Johannesburg city bosses have pushed electricity tariffs so high that they are now the most expensive in the country. This was revealed in research conducted by Eskom. Now consumers are feeling the pinch.
Throughout the lockdown, and after new electricity tariffs were implemented by the Johannesburg city council in July, many people took to social media to post images of their metro bills which revealed astronomical tariffs, often adding up to more than residents’ mortgage costs.
While City Power says it implemented the allowable 6.3% tariff increase granted by the electricity regulator, Nersa, the fine print is different.
Johannesburg levies a number of additional charges which amount to stealth taxes on city residents. Johannesburg is not alone in using electricity to boost municipal finances which are often depleted by sky-high staff costs.
An Eskom report on tariffs has revealed that “at an average consumption of 800kWh per month, the Tshwane tariff is 13% higher, Ekurhuleni is 18% higher, Cape Town is 25% higher and Johannesburg is 26% higher than Eskom”.
In a reader-led special report by Daily Maverick’s Insider community, high electricity costs for Johannesburg and Cape Town were most frequently reported by the audience.
Johannesburg is South Africa’s biggest contributor to GDP and electricity costs levied on businesses are even higher, which reveals the city’s power charges can act as a drag on the economic growth the country needs to reignite an economy battered by Covid-19.
Eskom is on a drive to demonstrate that its electricity costs are still globally competitive, coming in second-lowest in a basket of countries measured for its benchmarking report.
The utility has won several court cases against Nersa’s tariff decisions and it wants to increase tariffs for 2021, which means your municipal bill can go up even higher.
The slide above shows that Eskom says there is a revenue shortfall of R300-billion attributed to incorrect allowable tariffs. With Johannesburg still largely dependent on Eskom for electricity (the city buys a tiny amount of electricity from the private Kelvin power station), it will pass on Eskom increases to consumers and businesses.
Joburg city’s revenue took a dive during the lockdown as collections from rates and utilities fell well below budget. By April the city had collected R2.83-billion, well short of its target of R3.54-billion, causing a deficit of R708-million in April, which it pared down to R458-million by May. It has to make up the deficit and it is likely that electricity costs are being maximised.
Almost 30% of the city’s R68.1-billion budget is spent on staff costs; a further 6.6% is spent on “contracted services” which includes the fleet contract, cleaning services, equipment rental, chemical toilets and meter reading.
Johannesburg is highly reliant on electricity sales to keep going, earning 27% of its revenue from residential and business customers. Higher tariffs and charges are an easy lever to pull when times are tough; the scale and range of charges amount to stealth taxes that drive up the bills of consumers.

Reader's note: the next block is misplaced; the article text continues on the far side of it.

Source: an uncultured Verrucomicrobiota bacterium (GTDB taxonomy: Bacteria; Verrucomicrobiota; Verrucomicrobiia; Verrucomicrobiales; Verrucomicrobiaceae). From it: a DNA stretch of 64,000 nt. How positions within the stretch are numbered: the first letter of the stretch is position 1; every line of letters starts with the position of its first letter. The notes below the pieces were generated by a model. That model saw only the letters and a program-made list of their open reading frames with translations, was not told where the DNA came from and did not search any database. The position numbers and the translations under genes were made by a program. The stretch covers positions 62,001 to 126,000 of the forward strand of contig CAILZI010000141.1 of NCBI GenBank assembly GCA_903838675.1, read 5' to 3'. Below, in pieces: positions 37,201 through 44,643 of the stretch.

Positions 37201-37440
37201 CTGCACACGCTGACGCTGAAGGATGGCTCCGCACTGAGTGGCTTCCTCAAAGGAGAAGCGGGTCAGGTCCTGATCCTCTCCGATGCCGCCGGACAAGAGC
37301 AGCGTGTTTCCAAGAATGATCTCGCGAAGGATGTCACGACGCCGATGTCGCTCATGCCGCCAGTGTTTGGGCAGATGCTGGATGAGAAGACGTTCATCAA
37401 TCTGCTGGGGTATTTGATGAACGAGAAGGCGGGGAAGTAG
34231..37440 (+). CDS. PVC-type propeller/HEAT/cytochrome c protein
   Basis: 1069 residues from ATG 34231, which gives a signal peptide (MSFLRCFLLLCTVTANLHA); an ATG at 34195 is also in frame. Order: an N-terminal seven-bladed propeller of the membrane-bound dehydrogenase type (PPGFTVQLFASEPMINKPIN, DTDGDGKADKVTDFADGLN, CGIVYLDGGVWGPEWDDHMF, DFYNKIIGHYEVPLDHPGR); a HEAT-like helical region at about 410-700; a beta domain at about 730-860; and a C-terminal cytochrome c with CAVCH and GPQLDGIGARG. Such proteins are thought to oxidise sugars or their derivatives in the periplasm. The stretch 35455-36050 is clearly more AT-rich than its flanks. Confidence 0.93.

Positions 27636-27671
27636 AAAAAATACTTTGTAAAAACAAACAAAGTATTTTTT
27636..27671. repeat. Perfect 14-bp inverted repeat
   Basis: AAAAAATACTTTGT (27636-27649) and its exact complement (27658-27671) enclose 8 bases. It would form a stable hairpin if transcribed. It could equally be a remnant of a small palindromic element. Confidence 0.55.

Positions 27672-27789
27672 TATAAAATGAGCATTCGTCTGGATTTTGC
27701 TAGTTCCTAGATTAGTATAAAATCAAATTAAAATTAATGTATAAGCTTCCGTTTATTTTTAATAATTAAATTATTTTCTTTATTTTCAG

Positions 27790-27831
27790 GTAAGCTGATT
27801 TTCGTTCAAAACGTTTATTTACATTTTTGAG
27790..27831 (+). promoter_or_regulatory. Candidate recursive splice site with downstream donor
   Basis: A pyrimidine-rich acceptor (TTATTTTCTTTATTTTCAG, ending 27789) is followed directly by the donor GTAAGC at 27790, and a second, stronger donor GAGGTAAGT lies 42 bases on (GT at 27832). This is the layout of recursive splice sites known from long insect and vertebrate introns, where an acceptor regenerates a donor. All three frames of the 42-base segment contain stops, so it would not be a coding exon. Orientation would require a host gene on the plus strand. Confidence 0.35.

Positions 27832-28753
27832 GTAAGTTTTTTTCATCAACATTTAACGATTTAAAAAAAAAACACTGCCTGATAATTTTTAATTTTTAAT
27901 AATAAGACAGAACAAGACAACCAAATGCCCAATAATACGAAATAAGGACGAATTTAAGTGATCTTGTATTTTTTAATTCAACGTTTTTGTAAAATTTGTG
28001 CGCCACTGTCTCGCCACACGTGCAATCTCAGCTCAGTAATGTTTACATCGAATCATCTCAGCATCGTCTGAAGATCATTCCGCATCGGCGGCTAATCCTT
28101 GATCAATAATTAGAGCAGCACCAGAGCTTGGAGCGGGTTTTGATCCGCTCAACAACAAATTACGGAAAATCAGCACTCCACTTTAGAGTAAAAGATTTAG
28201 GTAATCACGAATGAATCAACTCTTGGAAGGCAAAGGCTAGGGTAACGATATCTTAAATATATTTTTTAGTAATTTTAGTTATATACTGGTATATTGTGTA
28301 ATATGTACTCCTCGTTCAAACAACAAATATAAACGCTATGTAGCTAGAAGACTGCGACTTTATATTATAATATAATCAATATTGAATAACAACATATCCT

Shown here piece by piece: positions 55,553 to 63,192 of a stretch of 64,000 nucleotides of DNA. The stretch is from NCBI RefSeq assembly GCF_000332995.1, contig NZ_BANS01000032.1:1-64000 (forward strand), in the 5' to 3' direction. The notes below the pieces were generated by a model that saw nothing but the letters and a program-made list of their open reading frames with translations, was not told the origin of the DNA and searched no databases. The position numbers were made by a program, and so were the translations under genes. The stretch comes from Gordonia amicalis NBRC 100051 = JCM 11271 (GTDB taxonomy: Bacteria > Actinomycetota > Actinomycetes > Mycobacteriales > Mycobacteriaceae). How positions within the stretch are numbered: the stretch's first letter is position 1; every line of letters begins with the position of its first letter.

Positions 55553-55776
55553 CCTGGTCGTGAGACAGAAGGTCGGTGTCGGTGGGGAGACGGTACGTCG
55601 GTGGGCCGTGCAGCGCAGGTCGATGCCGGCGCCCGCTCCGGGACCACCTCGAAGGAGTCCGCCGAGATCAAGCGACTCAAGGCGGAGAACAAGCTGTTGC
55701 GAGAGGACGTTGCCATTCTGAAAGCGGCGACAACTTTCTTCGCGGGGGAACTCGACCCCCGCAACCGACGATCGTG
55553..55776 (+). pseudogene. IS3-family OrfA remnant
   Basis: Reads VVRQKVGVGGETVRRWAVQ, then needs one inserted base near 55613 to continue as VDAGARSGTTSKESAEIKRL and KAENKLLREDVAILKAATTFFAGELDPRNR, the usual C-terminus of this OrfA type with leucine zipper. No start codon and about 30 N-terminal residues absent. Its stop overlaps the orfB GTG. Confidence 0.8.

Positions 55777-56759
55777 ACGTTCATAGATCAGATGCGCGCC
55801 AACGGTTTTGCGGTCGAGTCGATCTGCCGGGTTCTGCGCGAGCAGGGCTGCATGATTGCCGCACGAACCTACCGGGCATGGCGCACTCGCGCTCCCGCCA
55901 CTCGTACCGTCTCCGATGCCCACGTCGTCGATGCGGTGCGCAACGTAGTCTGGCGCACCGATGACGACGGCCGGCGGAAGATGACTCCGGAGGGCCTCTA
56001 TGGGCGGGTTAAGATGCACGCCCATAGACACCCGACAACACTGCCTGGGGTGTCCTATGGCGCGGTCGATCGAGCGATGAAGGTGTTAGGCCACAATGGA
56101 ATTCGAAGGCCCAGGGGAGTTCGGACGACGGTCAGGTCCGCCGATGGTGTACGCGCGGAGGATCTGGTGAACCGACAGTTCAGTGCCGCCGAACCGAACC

If you live in the city, a conventional customer pays a service charge of R147.74 a month. “The charge is to recover some of the administrative and billing service costs,” says City Power spokesperson Isaac Mangena.
In addition, you are billed a “capacity charge” of R435.24 a month. “The charge contributed to the cost of ensuring network availability on demand. City Power has to operate, repair and maintain the necessary electricity distribution network infrastructure in order to be able to supply,” says Mangena.
There is a third tax on this – a “network surcharge” of R0.06/kWh for consumption over the basic 500kWh per month.
City Power already adds an operator cost to the wholesale price it gets charged by Eskom, raising the spectre that these additional charges may be profiteering by the state agency.
City Power was established in 2001, ostensibly to keep power prices down and run the network on business principles.
While allowable electricity tariffs for 2020/21 are 6.22%, City Power uses an inclining block tariff where you pay more as you consume. The increase is relatively low this year, but it comes on top of a 7.17% increase for 2018/19 and 13.07% for 2019/20.
There have been reports that City Power did not read meters during the lockdown, but Mangena says 91% of meters are smart and can be read remotely. For the rest, there were delays, he says.
Eskom is planning a radical overhaul of how it charges its clients and says it wants to remove the inclining block tariff, which is a punitive system, and that it wants to rationalise the complex municipal tariff system of power charges. But City Power has not said if it will follow suit to make pricing more transparent and simpler for consumers.
City Power’s report card for itself is at 54.55% performance achieved by the time the new financial year kicked in on 1 July, and it saw a deficit of R653-million, which was largely Covid-19 related. It reduced its maintenance budget by R137-million, resulting in a high number of power cuts that were not related to Eskom’s load shedding.
The agency says it is investigating alternative supply to Eskom and is considering renewables and other sources of energy.
But consumers battered by high tariff increases are likely to pick up the slack, as it warned in its final report for the year that “City Power may have insufficient funds to meet its financial obligations in the short term as a result of revenue decline”. DM